Everything is Fine by Ann Dee Ellis (Advance Reader Copy)
New York: Little Brown and Company
Everything is Fine is due out in March, 2009. I received an ARC from a colleague who really enjoyed it, as did my teenage daughter.
I had mixed feelings about it. Everything is Fine is reminiscent of Laurie Halse Anderson's, Speak, in that the reader knows that something terrible has happened, but must suffer the pain of the protagonist as she comes to terms with the truth. The protagonist in this case is the adolescent Mazzy. In stark, first person, stream of consciousness chapters, Mazzy details her life at home alone with a severely depressed mother and an absent father,
When Dad found out he had to stay away longer than he thought, he found someone to bring us food.
She sometimes forgets. Her name is Lisa and she smells like hair spray.
She's Bill's friend who needed some extra cash.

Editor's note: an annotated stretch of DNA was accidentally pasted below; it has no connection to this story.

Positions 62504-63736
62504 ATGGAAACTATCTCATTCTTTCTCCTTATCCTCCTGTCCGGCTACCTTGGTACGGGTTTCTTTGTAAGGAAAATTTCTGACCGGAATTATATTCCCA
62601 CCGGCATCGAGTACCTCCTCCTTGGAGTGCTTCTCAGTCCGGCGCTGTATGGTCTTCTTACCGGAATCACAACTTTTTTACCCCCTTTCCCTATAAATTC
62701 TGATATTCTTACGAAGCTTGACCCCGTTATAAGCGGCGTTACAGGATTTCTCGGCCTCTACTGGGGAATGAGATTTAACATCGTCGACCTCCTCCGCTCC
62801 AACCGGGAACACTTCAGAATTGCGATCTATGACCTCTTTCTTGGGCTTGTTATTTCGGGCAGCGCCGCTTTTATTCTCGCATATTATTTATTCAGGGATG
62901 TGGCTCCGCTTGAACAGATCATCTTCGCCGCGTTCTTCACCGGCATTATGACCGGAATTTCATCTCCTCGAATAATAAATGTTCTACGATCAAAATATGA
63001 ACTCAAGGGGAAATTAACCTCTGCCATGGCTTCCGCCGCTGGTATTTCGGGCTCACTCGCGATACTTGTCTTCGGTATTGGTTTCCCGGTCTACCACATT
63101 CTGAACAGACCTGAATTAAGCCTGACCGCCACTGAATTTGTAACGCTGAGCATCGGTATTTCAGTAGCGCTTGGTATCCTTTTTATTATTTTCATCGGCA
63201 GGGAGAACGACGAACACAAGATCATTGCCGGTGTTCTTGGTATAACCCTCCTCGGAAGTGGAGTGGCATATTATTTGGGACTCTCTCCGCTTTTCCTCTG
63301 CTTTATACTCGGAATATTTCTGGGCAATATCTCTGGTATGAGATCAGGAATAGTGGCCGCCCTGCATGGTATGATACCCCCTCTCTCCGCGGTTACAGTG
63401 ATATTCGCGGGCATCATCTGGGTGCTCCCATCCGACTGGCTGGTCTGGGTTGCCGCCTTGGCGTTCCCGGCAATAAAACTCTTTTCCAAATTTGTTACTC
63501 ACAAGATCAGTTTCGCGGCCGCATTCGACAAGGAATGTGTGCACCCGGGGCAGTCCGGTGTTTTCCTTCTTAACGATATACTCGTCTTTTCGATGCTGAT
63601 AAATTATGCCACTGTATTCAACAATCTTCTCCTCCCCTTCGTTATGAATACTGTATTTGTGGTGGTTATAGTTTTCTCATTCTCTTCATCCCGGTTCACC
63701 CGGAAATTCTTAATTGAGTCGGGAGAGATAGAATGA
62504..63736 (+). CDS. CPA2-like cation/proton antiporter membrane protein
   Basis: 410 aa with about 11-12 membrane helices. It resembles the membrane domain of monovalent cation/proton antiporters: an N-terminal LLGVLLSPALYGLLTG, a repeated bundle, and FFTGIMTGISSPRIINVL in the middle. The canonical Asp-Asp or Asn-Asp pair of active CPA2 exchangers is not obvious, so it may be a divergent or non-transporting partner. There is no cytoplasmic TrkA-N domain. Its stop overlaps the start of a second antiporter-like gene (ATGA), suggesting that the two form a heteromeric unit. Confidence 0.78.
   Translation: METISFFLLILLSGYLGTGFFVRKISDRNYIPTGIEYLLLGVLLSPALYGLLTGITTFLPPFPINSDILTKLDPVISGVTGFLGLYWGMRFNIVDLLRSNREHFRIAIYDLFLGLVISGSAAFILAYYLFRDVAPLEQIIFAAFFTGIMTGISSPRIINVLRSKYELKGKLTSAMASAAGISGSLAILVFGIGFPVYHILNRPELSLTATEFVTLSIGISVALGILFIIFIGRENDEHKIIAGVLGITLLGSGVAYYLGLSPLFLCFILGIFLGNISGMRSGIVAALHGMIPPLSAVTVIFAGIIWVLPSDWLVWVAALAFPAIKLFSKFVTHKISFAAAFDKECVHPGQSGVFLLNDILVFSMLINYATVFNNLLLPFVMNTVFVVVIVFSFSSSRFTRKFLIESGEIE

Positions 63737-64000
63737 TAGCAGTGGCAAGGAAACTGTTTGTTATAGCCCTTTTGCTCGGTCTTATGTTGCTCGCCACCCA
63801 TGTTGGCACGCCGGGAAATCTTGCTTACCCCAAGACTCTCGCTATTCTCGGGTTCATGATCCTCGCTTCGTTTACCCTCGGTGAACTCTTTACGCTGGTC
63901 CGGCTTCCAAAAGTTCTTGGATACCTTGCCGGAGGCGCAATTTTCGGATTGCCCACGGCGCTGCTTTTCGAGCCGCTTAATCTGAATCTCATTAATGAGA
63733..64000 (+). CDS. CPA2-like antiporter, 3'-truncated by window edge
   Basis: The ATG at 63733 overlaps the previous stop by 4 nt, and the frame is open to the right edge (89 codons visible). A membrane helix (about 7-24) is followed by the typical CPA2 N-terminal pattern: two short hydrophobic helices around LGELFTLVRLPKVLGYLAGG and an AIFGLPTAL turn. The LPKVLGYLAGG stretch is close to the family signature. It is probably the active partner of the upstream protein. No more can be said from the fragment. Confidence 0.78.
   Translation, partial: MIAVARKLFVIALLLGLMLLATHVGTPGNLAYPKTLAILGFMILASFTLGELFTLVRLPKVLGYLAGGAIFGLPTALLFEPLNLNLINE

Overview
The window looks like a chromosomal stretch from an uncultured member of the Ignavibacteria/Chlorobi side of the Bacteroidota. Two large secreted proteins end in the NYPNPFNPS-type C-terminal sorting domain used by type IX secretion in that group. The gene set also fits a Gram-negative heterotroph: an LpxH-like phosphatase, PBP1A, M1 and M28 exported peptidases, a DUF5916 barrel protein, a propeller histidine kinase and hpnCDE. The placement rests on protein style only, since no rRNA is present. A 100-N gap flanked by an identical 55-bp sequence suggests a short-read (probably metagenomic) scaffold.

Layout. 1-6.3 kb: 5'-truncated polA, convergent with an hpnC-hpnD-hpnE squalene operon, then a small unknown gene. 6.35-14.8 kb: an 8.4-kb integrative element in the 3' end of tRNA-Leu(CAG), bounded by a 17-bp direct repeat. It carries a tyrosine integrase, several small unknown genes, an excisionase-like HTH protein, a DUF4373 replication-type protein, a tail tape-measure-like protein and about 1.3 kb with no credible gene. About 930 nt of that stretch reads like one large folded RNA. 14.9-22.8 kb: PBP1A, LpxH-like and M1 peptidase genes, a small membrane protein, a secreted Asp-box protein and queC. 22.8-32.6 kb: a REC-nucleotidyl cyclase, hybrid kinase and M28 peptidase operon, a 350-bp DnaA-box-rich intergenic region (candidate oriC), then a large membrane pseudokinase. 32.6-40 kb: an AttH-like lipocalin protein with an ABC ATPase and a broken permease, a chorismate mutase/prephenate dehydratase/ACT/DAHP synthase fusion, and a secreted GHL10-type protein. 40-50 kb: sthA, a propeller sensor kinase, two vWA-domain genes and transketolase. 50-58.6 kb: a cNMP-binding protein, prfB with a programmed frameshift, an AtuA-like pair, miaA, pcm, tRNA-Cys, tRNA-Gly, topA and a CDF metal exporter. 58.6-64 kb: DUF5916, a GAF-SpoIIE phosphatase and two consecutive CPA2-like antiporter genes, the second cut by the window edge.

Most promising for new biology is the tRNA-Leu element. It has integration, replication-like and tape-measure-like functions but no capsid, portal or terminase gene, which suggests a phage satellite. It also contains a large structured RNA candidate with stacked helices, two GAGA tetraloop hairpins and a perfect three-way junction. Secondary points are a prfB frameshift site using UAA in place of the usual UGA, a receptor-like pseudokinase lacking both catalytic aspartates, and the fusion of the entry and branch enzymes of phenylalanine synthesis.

She's supposed to come every week but sometimes she forgets. I feed Mom what's in the kitchen even though all she really wants is sorbet and Diet Coke.
Once I put SpaghetttiOs in the blender and gave it to her like a shake.
She threw it up."
If I had not just finished reading Waiting for Normal, perhaps I might have liked this book better. Waiting for Normal tells a similar, albeit less tragic story. Both books have a young female protagonist, an absent father figure, and a sickly, overweight, kindly, and helpful neighbor. Waiting for Normal is more hopeful, though - perhaps because depression is not its main focus. I'm sure it's difficult to write a hopeful book that deals with depression. Ellis has done a great job in trying, but this was not one of my personal favorites, although it is certainly well written. Everything is Fine should appeal to teen fans of contemporary realistic fiction.
I prefer juvenile lit to YA lit. I'm basically an optimist at heart, preferring a good laugh or an enlightening perspective to a walk through the depths of someone else's despair.
I'm ready for something funny. I can't wait for Diary of a Wimpy Kid: The Last Straw.